3. If the cases is intended for air cooling then cable management is vital - where is it?

    Antec 280 may not be my favourite case, but they thought about what market to go for and designed a case to meet that market. Fractal Design produces nice cases, with features thought through for a particular market (esp water cooling). Heck I even like Lian li for trying different things, even if they do not come off. And, despite some doubtful quality control issues, I own a Silverstone TJ07 and am about to buy the TJ08E.
    Reply
  • Skidmarks - Tuesday, September 18, 2012 - link

    Although I haven't seen it in the plastic & steel yet, judging it by the pics it looks like a dreadful mess to me. Reply
  • rickon66 - Tuesday, September 18, 2012 - link

    As an Antec fan, 1100 still overall best buy. Reply
  • angrypat - Tuesday, September 18, 2012 - link

    It does seem to be in fashion for cases to be overdone and scifi comic book like, I would rather have understated looks and form following function. And no damn doors or hinged covers, if I want to open an optical drive or access a usb port I don't want to open a door first. The question I never see asked is why so few cases have an SD card reader, much more useful than a front ESATA port; storage for laptops, tablets, phones and cameras. Rear expansion slot mounted fan controls suck, very inconvenient, and they are tossed in with many cases. As for myself, I build a pc, then may tweak occasionally but I am not constantly working in it, after 40 plus builds no case has really annoyed me to work in whether it was $20 or $100. The delivery people beating the crap out of them on the way to my door is another matter of course! Outside of a media center case I don't see any reason to spend more than $100 unless you want to show off. Cooling fans can always be added or changed, run off the mobo or a fan controller. The most important thing is to know what you are building; gamer, media center, office, everyday web surfer or a serious number cruncher etc. Reply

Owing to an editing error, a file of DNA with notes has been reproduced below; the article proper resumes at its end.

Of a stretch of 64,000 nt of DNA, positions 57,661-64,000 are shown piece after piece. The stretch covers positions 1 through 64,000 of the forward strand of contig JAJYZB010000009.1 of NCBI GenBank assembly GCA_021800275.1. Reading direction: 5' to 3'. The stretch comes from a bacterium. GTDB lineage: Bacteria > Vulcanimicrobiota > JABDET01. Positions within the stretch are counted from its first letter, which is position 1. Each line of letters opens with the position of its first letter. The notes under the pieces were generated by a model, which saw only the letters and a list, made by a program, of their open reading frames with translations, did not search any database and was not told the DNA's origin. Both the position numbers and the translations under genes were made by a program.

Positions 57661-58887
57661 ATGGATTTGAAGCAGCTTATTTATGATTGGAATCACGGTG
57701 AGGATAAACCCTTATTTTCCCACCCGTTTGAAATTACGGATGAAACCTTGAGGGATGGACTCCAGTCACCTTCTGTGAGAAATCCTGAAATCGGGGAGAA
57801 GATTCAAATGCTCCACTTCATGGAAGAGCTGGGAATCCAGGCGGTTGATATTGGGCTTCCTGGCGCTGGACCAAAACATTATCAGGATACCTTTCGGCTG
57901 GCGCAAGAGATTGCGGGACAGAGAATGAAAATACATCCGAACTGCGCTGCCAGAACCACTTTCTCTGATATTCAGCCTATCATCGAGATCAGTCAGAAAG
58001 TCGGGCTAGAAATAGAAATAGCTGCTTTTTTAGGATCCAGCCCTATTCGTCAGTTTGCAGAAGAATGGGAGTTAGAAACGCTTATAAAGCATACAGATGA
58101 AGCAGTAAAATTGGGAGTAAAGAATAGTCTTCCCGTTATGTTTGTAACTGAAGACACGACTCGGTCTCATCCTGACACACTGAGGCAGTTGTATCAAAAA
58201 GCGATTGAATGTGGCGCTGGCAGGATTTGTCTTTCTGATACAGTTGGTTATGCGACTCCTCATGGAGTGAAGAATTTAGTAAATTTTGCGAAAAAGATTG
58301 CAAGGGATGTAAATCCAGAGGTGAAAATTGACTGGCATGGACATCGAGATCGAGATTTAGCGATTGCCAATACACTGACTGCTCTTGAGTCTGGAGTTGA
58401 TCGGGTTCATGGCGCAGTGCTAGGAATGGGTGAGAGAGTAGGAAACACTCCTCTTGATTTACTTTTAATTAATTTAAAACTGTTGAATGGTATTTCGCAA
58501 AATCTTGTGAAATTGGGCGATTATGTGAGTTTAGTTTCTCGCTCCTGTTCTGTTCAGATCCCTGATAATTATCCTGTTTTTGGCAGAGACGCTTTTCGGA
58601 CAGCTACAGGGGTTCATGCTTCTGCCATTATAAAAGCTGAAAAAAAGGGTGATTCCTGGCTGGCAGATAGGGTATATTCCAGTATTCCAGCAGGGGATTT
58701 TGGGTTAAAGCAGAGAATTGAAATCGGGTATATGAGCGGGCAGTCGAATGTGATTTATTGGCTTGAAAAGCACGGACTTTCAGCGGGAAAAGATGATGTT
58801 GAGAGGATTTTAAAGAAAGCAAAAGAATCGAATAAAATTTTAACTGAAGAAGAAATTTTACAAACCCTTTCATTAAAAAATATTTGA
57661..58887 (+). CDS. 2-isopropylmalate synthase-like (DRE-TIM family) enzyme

• Grok42 - Tuesday, September 18, 2012 - link

    The reason door and covers are used is they provide a clean look for the front of the case. Because case manufactures insist on putting 3 to 9 external 5.25" bays in the case they have to cover them up so the case doesn't look like crap. I agree, get rid of the door as they just require more case depth. Instead, just don't have any external bays and it's a win/win.

    They don't put a SD card reader in the case because it's like putting a VHS deck or DVD drive in a TV. Remember those? Why build a piece of dead tech into the case itself? I still have a 10 year old Lian-Li case as my main workstation. I'm sure glad they didn't build a zip drive in it. The days of sneaker netting data from phones, cameras, tablets, etc are long gone. If you still have a few devices you must do it with, that is what $5 USB card readers are for.
    Reply
  • bwcbwc - Tuesday, September 18, 2012 - link

    I take it this should be pronounced "groan"?

    Unfortunately I fall into the hate it camp at least based on the front panel aesthetic - it looks like a prop from the original Battlestar Galactica. Other design choices are less "groan" worthy, but as you say there are other companies in this price range with alternatives I find more appealing.
    Reply
  • Solidstate89 - Tuesday, September 18, 2012 - link

    The GRone case? Are you kidding me right now? Who in marketing thought that would make a great name? Reply
  • MeanBruce - Tuesday, September 18, 2012 - link

    Buy a man's chassis, the Corsair 650D was $161.99 a couple days ago on Amazon free shipping no tax. Stand Up Boy! Reply
  • Bonesdad - Tuesday, September 18, 2012 - link

    If you like the way this case looks, there is something wrong with you. Reply